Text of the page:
Subscribe to the Real Truth for FREE news and analysis.Subscribe Now
United States President Donald Trump strode across the White House lawn to board Marine One Friday morning to begin a 10-day trip throughout nations in Asia. This will be the president’s first visit to the continent as leader of his nation.
The White House released details regarding the president’s trip, which is intended to “underscore his commitment to longstanding United States alliances and partnerships, and reaffirm United States leadership in promoting a free and open Indo-Pacific region,” the White House reported on its website.
Following is Mr. Trump’s itinerary and key things to look for during each stop.
Air Force One will touch down in Japan on Sunday, November 5, after a two-day stop in Hawaii, where the president will receive a briefing from the U.S. Navy’s Pacific Command. In Tokyo, President Trump will “meet with American and Japanese service members, and participate in bilateral meetings with Prime Minister Shinzo Abe, who will also host the President for a meeting with the families of Japanese citizens abducted by the North Korean regime,” according to the White House.
On November 7, Mr. Trump will arrive in South Korea, where he “will participate in a bilateral meeting with President Moon Jae-in and visit American and South Korean service members,” the White House reported. “The President will speak at the National Assembly, where he will celebrate the enduring alliance and friendship between the United States and the Republic of Korea, and call on the international community to join together in maximizing pressure on North Korea.”
President Trump will visit with Chinese President Xi Jinping on November 8. The American leader will likely discuss stepping up pressure on North Korea with Mr. Xi, who recently consolidated his power over his Communist Party.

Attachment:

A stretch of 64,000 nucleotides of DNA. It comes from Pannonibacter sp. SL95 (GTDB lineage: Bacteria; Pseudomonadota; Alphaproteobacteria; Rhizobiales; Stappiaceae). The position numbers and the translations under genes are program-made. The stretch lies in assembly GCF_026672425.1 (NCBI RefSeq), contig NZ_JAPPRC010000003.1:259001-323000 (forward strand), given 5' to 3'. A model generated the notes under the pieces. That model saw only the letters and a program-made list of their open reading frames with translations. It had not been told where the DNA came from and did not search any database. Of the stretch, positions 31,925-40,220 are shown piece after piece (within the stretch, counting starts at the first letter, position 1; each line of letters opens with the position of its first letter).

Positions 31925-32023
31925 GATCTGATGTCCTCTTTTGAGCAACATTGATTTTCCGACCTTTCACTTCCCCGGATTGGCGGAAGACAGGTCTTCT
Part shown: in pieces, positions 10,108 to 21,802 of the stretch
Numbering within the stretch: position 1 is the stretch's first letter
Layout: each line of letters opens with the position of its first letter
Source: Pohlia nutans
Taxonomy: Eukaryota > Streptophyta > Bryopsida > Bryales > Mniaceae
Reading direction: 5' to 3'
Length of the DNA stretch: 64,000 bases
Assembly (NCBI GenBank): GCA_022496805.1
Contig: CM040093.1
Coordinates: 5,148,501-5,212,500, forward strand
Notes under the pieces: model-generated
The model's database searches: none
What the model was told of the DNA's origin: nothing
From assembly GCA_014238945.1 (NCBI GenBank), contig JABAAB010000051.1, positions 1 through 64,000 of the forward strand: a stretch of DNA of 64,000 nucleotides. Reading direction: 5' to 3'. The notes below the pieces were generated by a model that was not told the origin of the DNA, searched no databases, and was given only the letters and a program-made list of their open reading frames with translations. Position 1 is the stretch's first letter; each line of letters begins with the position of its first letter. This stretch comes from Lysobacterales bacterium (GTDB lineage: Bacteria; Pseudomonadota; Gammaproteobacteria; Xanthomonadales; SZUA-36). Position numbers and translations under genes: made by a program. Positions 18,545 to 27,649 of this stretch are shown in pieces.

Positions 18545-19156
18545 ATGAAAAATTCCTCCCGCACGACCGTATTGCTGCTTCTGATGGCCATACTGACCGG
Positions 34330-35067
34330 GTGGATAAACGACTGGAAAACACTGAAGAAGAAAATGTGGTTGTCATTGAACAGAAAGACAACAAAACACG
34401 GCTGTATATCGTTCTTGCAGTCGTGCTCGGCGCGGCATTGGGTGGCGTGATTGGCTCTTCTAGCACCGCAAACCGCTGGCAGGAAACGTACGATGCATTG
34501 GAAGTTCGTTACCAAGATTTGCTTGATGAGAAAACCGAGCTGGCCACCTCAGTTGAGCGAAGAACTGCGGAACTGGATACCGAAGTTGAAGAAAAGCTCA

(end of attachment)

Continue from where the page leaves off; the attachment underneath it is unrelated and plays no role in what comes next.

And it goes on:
According to NPR: “Aides say the administration is pleased with steps China has taken so far—such as halting purchases of North Korean coal—but add that all countries need to do more. In September, China’s central bank ordered financial institutions throughout the country to stop doing business with North Korea.”
In addition, Mr. Trump “wants to press China for more balanced trade. He complained…during the campaign about the U.S. trade deficit with China, which topped $300 billion last year. The administration argues that China unfairly restricts imports from the U.S. In October, the Commerce Department ordered anti-dumping tariffs on imports of Chinese aluminum foil.”
The White House stated that the president will arrive in Danang, Vietnam, on November 10 to “participate in the Asia-Pacific Economic Cooperation (APEC) Economic Leaders’ Meeting and deliver a speech at the APEC CEO Summit. In the speech, the President will present the United States’ vision for a free and open Indo-Pacific region and underscore the important role the region plays in advancing America’s economic prosperity. On November 11, the President will travel to Hanoi, Vietnam for an official visit and bilateral engagements with President Tran Dai Quang and other senior Vietnamese leaders.”
A key goal for the president is to foster closer military ties with Vietnam to help counter China’s growing power in the region. Washington has already been working with Vietnam to reduce its dependence on Russia for war equipment.
The American president will last visit the Philippines from November 12 to 13.
First, the president will celebrate the 50th anniversary of the Association of Southeast Asian Nations (ASEAN), as well as the 40th anniversary of the United States’ official ties with ASEAN.
Next, he will hold a series of meetings with Philippines President Rodrigo Duterte in an attempt to set “the stage for a rapprochement between the U.S. and the Philippines,” Forbes reported. “Duterte may have gone on record about his ‘separation from the United States,’ saying that ‘America has lost’ to China, but the military advisors helping him defeat Islamist rebels on the southern Philippine island of Mindanao are U.S. special forces, not Chinese. Trump is likely to take a firm line with Duterte on support for U.S. priorities. The simple fact is that the Philippines is economically and militarily irrelevant to the United States, but Duterte relies on America for his very survival.
“Trump will surely demand that Duterte stop cozying up to China. It’s hard to see how Duterte could resist. Contrary to popular perceptions, when the game gets competitive it’s still the U.S. that holds all the cards in the Asia-Pacific. With the pathological exception of North Korea, none of China’s neighbors is concerned about the presence of a U.S. aircraft carrier in the region. All of them are concerned about Chinese aircraft carriers.”